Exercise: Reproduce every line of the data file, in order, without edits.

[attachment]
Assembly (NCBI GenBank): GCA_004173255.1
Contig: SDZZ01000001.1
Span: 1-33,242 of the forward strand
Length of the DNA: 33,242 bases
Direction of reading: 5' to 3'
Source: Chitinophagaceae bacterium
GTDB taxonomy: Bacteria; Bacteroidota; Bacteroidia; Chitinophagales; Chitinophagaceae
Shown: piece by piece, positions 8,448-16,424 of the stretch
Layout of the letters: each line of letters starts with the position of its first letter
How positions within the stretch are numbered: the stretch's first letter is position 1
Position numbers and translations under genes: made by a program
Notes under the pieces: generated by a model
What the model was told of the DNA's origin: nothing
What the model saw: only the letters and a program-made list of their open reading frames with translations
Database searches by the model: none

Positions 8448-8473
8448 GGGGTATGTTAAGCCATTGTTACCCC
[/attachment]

Assembly (NCBI GenBank): GCA_004173255.1
Contig: SDZZ01000001.1
Span: 1-33,242 of the forward strand
Length of the DNA: 33,242 bases
Direction of reading: 5' to 3'
Source: Chitinophagaceae bacterium
GTDB taxonomy: Bacteria; Bacteroidota; Bacteroidia; Chitinophagales; Chitinophagaceae
Shown: piece by piece, positions 8,448-16,424 of the stretch
Layout of the letters: each line of letters starts with the position of its first letter
How positions within the stretch are numbered: the stretch's first letter is position 1
Position numbers and translations under genes: made by a program
Notes under the pieces: generated by a model
What the model was told of the DNA's origin: nothing
What the model saw: only the letters and a program-made list of their open reading frames with translations
Database searches by the model: none

Positions 8448-8473
8448 GGGGTATGTTAAGCCATTGTTACCCC